CriticalIntel_3x3

“You’re in a tavern.”

Classic start, right? We’ve all been in that tavern. The one where NPCs go to find trap-layers and dragon-slayers. The Craigslist for quests lines. But that’s the problem. Tabletop RPGs live and breathe on their endless potential for innovation and surprise – the possibility that anything might happen – yet too often we find ourselves mired in the same plots over and over. Sure, rescuing captives, slaying monsters and uncovering Cthulhu cults are the meat and potatoes of GM-written modules, but players also know the story beats right off the bat: hear rumors, examine mysterious deaths, find monster and/or cult, kill monster and/or cult, then loot like there’s no tomorrow. You need something new to keep your party interested – or maybe not. Maybe, like me, you instead turn to the historical record and repurpose something old. Because using a history book as your GM’s guide can help shape your narrative into something players will remember for long after the last die rolls to a stop.

Module-Writing Made Easy

History is exactly that, a story. Every past event, from titanic clashes like the Napoleonic Wars to more personal events like the trial of Galileo already has a beginning, middle and end that clever GMs can easily adapt into an adventure. But better still, since these events actually occurred their relationships between cause and effect have a plausibility that GM-written adventures can sometimes lack. Plot twists come off as authentic rather than forced. Story developments have an innate sense of internal logic. Whether the players are key participants in the affair or merely caught up in the whirlwind of larger events, stealing plot details or settings from history can improve the depth of both your plot and general world-building. That’s why the greats do it – George R.R. Martin is upfront about the fact that A Song of Ice and Fire is The War of the Roses with a fantasy paint job, and Ken Levine wouldn’t have written BioShock: Infinite had he not watched the PBS documentary America 1900.

Just like these two, you can co-opt as little or as much history as you like – from full events complete with real people and places, to just the setting or even a single character, re-skinned to fit your world. Want to change history or bend the truth to make it more exciting? Go nuts. It’s your adventure.

Steer Clear of the Usual Suspects

World War II is overplayed as a setting. So is Victorian London. Part of the fun of historical settings is playing in a world that’s a little unfamiliar and where the players face new dramatic questions, and pop culture has already explored these events to a point where players will wind up reenacting or creating an homage rather than exploring new territory. You’re here to play your own game, not GURPS: Band of Brothers. Besides, if the party is too knowledgeable about events or people from the period, it steals some of the tension from the story. The solution is to stretch yourself – try out another decade, or even another century. If your last Call of Cthulhu campaign was set during the 1920s, lay out the next one during the Red Scare of the 1950s. Rather than Victorian London, consider the Regency or the English Civil War. Further, even if your players insist on a WWII or Victorian setting, you can deliver a twist with a change in geography – send them to British India on the eve of the 1857 rebellion or Singapore under Japanese occupation. Especially look for periods of social upheaval or chaos, since it allows the party to go a little crazy without drawing too much attention to themselves.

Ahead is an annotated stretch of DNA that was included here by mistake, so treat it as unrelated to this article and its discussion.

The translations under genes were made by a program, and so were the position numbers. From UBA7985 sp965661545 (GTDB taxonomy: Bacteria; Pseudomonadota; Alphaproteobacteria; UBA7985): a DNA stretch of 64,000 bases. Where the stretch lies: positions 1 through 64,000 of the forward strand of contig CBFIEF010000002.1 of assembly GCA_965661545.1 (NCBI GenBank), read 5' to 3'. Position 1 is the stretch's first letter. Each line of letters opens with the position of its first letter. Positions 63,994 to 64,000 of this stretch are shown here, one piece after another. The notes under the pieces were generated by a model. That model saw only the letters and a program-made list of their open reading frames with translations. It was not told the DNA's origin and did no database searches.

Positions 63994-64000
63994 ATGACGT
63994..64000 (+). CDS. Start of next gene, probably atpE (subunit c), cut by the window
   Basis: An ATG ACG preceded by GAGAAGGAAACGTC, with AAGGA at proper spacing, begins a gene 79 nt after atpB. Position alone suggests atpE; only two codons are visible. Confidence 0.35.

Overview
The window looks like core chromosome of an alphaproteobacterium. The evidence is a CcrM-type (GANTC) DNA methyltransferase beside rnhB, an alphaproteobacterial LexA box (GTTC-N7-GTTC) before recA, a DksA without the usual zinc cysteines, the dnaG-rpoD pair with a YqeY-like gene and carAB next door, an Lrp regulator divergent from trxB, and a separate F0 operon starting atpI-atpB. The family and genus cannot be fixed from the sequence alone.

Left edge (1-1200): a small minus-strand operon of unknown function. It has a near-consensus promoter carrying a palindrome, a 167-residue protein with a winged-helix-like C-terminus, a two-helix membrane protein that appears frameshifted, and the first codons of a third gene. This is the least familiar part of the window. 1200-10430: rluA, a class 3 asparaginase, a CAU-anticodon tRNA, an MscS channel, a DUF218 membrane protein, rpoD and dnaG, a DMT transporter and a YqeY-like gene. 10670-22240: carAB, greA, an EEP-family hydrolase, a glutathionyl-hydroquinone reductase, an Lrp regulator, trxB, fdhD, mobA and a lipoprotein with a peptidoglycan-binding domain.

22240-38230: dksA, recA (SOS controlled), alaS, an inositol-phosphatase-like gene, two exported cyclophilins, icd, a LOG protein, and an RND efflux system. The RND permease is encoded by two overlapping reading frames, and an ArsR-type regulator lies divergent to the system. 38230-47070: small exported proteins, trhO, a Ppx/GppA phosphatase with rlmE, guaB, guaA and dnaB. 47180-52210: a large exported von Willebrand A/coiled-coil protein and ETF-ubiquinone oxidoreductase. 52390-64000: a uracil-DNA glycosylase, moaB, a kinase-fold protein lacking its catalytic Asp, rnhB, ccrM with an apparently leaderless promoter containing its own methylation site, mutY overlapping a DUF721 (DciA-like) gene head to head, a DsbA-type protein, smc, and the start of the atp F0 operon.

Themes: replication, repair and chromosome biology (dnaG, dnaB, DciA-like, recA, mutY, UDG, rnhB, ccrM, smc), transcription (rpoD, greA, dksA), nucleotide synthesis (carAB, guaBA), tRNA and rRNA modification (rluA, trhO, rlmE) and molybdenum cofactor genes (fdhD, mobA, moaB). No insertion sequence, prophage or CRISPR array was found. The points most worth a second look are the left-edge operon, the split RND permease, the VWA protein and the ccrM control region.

Use Setting to Recast the Adventure

Changing scenes can take a fairly humdrum plotline and make it something memorable. Imagine you’re writing a Hunter: The Vigil campaign where the players locate and disrupt a cult of Mages – pretty standard stuff. Now imagine a campaign where the hunters need to locate and disrupt the cult at Woodstock. They’ve got three days before the coven opens a portal to something horrible. Three days to find the Mages hidden somewhere amongst half a million people, all of whom are wearing weird clothes, chanting in made-up languages, and high on LSD. Think of the confusion and chaos that would occur. Consider the awesome soundtrack you could play in the background – chase scenes set to “Piece of My Heart,” backstage knife fights during “White Rabbit” and a breathless showdown as Hendrix belts “Voodoo Child (Slight Return).” Use novelty to your advantage. Murder investigations seem fresh and new if they’re in Ancient Egypt. Assassinating an enemy general takes on a different flavor during China’s Warring States Period. And there’s nothing to say Spanish Conquistadores never ran across Lovecraftrian horrors while trying to find cities of gold in South America.

Stir a Little History into Your Fantasy

You might think that this tactic doesn’t apply to settings like D&D, but actually that’s where this approach thrives. Dropping reality-inspired events into Greyhawk or Forgotten Realms works especially well because it both obscures the elements you’re using and lends a new perspective to in-game events. Orcs are more compelling and sympathetic characters if they’re sweeping in as part of a mass-migration like the Mongols or Saxons rather than just raiding a village because they’re Orcs. Catching your players up in historical analogues also makes them feel like they’re experiencing something momentous, with consequences that will continue well into the future. Cataclysmic change is also a great way to combat the complacency that sometimes sets in during a long campaign. If your players are getting too comfortable, knock them off-balance. Hit them with a natural disaster like the 1906 San Francisco Earthquake, forcing them to abandon their quest so they can rescue survivors and fight off armed looters. Have them find ore in an uninhabited mountain and spark a Gold Rush. During college, I GM’d an entire year of the swashbuckling fantasy game 7th Sea exclusively off of adapted historical plotlines, ranging from French court intrigue to the British bombardment of Copenhagen. As a finale, I threw the players into the Pazzi conspiracy, where they found themselves defending a stand-in of Lorenzo de’ Medici from assassination, then hunted his assailants through the streets aside angry mobs. Array the entire might of history against your players, and you’ll give them the satisfaction that they’ve changed the world – or that they merely survived the storm.

lincoln

Pictures, Songs and Maps